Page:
IFA Says Microchipping for Dogs Must Be Matched with Central Database + Abolition of Dog Licenses
IFA National Sheep Committee Chairman James Murphy said the move by the Minister for Agriculture Simon Coveney to microchip all dogs has an important role to play in terms of responsible dog ownership and will only be effective if it is matched by a comprehensive central database in the Department of Agriculture.
James Murphy said costs must be kept to a minimum and he called on the Minister to ensure that there would be no increase in costs to dog owners. He said it made sense to do away with dog licensing altogether once an effective microchipping database was in place and called on Minister Simon Coveney to commit to dog owners that there would be no duplication of costs.
The IFA Sheep Chairman said microchipping can play a major role in preventing attacks on sheep flocks and the resulting horrific consequences. However, this will only work provided microchipping is matched with a comprehensive central database and effective controls.
Timed to coincide with the main lambing season, James Murphy said, the IFA this week launched a media campaign on responsible dog ownership in order to prevent and reduce dog attacks on sheep flocks. “Farmers are in the middle of the peak lambing season, when sheep flocks are particularly vulnerable to dog attacks, especially during the night.”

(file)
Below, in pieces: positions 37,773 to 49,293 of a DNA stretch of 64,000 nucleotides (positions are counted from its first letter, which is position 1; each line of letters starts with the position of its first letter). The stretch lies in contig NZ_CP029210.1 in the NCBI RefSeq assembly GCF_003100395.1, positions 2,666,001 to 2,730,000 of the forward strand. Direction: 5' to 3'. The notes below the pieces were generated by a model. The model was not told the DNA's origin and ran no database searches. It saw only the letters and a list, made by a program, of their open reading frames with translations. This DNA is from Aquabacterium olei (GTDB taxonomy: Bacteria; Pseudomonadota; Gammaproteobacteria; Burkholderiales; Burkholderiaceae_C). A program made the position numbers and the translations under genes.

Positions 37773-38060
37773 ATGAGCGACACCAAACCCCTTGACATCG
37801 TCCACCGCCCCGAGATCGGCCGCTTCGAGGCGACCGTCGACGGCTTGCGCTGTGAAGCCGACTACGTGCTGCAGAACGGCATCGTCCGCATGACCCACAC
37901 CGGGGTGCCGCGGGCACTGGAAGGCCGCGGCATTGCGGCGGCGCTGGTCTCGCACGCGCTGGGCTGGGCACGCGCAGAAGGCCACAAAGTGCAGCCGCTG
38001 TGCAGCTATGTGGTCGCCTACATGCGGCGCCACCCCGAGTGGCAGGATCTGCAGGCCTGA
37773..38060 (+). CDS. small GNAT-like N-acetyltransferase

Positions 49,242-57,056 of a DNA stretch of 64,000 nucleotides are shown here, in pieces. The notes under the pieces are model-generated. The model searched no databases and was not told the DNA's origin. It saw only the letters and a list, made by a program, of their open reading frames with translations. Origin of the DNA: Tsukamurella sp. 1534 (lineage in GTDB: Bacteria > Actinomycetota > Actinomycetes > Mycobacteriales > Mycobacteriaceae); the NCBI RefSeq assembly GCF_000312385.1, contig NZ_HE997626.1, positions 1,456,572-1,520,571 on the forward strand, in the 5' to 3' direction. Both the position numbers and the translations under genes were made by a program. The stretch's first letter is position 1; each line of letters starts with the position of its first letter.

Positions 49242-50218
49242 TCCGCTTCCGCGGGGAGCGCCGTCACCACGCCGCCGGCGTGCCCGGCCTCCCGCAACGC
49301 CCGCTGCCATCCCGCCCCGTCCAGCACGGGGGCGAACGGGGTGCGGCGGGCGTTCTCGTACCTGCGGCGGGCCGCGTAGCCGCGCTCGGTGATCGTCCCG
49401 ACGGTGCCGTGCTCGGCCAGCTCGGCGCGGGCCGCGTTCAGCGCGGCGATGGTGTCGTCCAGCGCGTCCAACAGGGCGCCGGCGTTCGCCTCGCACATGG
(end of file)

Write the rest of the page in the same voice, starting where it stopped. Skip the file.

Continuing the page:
In a nationwide radio advertising campaign, sponsored by the Department of the Environment, Community and Local Government and IFA Member Services, there is a very clear and strong message to dog owners about their responsibilities, and how they could be held liable if their dog is involved in an attack on sheep. In the radio ad, James Murphy says there can be no excuses: ‘Your Dog…Your Responsibility’.
James Murphy said a dog attack on a sheep flock is extremely stressful and can inflict savage injuries, often fatal. He said, “Aside from the economic losses, for which dog owners can be held liable, the welfare implications for the flock can be very severe and long-lasting. Sheep never recover fully from a dog attack and can suffer ongoing difficulties, including reproduction problems and increased nervousness affecting their general health.”
Statistics compiled from calls to the IFA hotline in the last year show that sheep flocks in counties Laois, Roscommon, Meath, Wexford and Donegal have suffered most from dog attacks. (See attached table).
The IFA sheep farmers’ leader said under the Control of Dogs Act, it states very clearly: “If a dog worries livestock, the owner or any other person in charge of the dog shall be guilty of an offence unless it is established that at the material time the dog worried the livestock for the purpose of removing trespassing livestock and that having regard to all the circumstances the action was reasonable and necessary.” James Murphy also pointed out that under the law farmers are entitled to take whatever steps are necessary to protect their sheep flocks against marauding dogs on their lands.
Up to 2.5m lambs will be born on 30,000 sheep farms across the country by the end of the lambing season